Posted By: Troubador
Date Posted: April/28/2017 at 10:30
Styrka probably means 'strong-smelling laundry' in Finland.
Nice review Steve
Kipis
Lee


Posted By: Whitefire
Date Posted: April/29/2017 at 21:10
Excellent review, K. For sake of perspective can you give a familiar brand and model the Styrka S9 compares to?
Wf

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May His face shine upon you and give you peace.


Posted By: Klamath
Date Posted: April/30/2017 at 13:53
The more binoculars I review, the more the similarities that there are become apparent.  The differences begin to fade.  I used to think that there had to be a definitive answer to the question of which was the best binocular, and that there had to be significant differences between brands and models.  I no longer tend to think that.  When differences can ony be seen when side by side, mounted on a tripod using far more energy and inducing more eye strain than necessary, field worthy differences are really difficult to find.  Differences are more in the mind's eye than in the binoculars.  However the question remains and likely will never go away.

So getting to the question of what do they compare to?  All of these new brands hit at least, at the very least, at the level of the Zeiss Conquest HD.  They play up to and even beyond the Swarovski SLC.  In the case of the GPO, Maven B2 and Styrka S9 the level is equal to or above the SLC.

A more thorough comparison will come when I get the review series done. Big Smile

Yet to come is the Stryka S7, the Tract Toric, and the Maven B1 to go along with the previously reviewed Maven B2.


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Steve
"Everything that can be counted does not necessarily count; everything that counts cannot necessarily be counted". William Bruce Cameron



Posted By: JGRaider
Date Posted: April/30/2017 at 14:42
Originally posted by Klamath Klamath wrote:

When differences can ony be seen when side by side, mounted on a tripod using far more energy and inducing more eye strain than necessary, field worthy differences are really difficult to find.  Differences are more in the mind's eye than in the binoculars.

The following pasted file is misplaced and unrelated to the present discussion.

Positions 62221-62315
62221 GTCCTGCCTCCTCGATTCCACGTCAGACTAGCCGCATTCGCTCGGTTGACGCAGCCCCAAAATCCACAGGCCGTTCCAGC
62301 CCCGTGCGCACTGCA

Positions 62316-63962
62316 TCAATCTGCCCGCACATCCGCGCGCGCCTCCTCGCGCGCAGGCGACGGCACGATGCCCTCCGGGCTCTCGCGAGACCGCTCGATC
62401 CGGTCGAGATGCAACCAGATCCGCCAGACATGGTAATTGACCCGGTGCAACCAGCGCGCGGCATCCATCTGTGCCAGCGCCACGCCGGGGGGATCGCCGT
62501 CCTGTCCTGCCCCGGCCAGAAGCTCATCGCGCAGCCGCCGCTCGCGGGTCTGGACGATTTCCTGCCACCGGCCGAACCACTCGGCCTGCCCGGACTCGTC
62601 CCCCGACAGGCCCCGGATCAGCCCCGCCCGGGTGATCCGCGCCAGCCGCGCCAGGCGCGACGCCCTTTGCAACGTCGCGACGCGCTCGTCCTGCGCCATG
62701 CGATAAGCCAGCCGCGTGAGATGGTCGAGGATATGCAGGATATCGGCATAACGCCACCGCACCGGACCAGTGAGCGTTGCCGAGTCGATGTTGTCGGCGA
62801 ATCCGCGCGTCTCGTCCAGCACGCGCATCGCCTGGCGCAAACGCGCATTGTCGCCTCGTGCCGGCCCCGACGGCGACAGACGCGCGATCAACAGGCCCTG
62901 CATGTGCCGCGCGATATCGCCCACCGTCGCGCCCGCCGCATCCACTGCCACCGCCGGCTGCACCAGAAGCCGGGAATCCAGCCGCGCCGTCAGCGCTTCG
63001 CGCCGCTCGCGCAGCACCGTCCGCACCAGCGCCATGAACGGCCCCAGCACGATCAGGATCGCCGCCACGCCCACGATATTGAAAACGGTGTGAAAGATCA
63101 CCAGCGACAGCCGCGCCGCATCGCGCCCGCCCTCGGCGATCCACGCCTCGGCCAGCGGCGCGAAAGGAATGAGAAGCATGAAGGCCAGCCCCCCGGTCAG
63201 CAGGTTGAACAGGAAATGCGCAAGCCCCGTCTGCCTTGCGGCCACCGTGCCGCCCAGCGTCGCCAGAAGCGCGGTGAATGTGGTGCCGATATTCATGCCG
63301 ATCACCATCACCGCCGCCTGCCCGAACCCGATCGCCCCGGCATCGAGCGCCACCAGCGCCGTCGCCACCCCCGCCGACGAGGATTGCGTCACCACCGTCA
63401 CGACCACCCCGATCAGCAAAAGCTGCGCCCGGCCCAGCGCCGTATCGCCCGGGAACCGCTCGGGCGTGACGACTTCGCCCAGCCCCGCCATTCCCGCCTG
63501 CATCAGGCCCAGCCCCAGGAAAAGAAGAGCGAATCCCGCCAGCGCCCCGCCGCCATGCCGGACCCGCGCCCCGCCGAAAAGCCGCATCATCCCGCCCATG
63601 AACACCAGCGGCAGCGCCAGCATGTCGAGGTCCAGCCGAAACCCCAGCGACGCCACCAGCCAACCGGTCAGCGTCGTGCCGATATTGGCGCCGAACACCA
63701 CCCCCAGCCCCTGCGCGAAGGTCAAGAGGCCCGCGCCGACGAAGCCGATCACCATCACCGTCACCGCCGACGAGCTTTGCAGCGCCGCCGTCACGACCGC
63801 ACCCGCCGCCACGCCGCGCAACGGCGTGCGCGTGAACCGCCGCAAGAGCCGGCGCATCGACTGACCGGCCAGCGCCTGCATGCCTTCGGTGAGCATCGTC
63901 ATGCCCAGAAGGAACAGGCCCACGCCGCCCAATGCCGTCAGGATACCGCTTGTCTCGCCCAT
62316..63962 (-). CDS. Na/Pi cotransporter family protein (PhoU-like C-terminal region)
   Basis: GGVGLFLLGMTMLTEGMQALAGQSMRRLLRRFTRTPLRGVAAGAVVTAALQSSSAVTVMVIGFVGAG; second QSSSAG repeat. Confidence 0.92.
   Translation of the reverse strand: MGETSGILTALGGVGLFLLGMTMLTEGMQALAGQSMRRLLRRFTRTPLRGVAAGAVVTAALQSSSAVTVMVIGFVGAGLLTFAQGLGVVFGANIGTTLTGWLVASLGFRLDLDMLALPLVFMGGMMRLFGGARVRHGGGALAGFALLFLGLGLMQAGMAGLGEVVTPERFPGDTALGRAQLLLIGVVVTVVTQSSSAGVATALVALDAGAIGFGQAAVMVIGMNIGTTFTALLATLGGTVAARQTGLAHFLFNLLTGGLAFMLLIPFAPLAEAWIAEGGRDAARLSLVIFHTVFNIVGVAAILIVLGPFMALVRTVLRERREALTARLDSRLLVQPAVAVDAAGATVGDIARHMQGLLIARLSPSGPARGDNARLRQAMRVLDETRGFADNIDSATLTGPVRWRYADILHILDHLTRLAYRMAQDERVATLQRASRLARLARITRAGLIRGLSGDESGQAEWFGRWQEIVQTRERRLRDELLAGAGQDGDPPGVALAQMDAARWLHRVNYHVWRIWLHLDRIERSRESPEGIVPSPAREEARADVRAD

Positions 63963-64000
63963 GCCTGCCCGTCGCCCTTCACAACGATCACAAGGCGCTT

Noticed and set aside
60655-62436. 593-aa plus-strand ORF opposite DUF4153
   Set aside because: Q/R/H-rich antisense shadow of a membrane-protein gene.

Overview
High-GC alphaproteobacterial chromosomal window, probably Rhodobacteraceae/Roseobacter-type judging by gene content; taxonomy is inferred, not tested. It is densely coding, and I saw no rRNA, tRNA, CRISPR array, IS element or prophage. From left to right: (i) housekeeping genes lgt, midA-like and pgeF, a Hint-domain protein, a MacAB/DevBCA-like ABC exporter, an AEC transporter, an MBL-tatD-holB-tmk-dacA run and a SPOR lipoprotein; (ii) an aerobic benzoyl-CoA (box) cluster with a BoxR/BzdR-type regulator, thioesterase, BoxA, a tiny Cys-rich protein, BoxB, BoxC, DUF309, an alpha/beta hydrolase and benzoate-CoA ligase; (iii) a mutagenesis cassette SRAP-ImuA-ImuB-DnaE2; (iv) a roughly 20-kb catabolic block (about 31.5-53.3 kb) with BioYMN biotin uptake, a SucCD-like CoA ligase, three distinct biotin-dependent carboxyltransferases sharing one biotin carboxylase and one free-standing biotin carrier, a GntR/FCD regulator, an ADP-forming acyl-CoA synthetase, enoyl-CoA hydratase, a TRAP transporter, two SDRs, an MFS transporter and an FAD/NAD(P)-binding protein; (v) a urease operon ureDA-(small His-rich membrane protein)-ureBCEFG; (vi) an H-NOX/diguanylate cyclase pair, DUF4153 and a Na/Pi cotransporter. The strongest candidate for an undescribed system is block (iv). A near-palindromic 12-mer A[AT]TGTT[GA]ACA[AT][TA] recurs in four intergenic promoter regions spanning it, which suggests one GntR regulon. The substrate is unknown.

I'ts never been more true than today, I'll agree, and IMHO.   I think you'll like the Toric 8x42 better than the 10x42 version.  I always enjoy your reveiws....thanks again.  


Posted By: RifleDude
Date Posted: April/30/2017 at 15:59
Good stuff as always, Steve!

We have a wealth of very good binoculars available to us nowadays. A decade or so ago, there was a fairly significant jump in performance between the "mid" price range and the upper tier binos, and now that gap has narrowed dramatically.


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Ted


Money can't buy happiness... but it's much more comfortable to cry in a Porsche than on a bicycle.


Posted By: Klamath
Date Posted: April/30/2017 at 19:13
Originally posted by JGRaider JGRaider wrote:

Originally posted by Klamath Klamath wrote:

When differences can ony be seen when side by side, mounted on a tripod using far more energy and inducing more eye strain than necessary, field worthy differences are really difficult to find.  Differences are more in the mind's eye than in the binoculars.  

I'ts never been more true than today, I'll agree, and IMHO.   I think you'll like the Toric 8x42 better than the 10x42 version.  I always enjoy your reveiws....thanks again.  


The 10x42 Toric was/is a great glass.  I sent the one I had back due to diopter issues.  It was a demo and had been reviewed before, so it had trapised areound the country some.  Close, intermediate, and distance viewing needed different diopter settings.  I am more of an 8x guy at heart, so you are probably right. Big Smile


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Steve
"Everything that can be counted does not necessarily count; everything that counts cannot necessarily be counted". William Bruce Cameron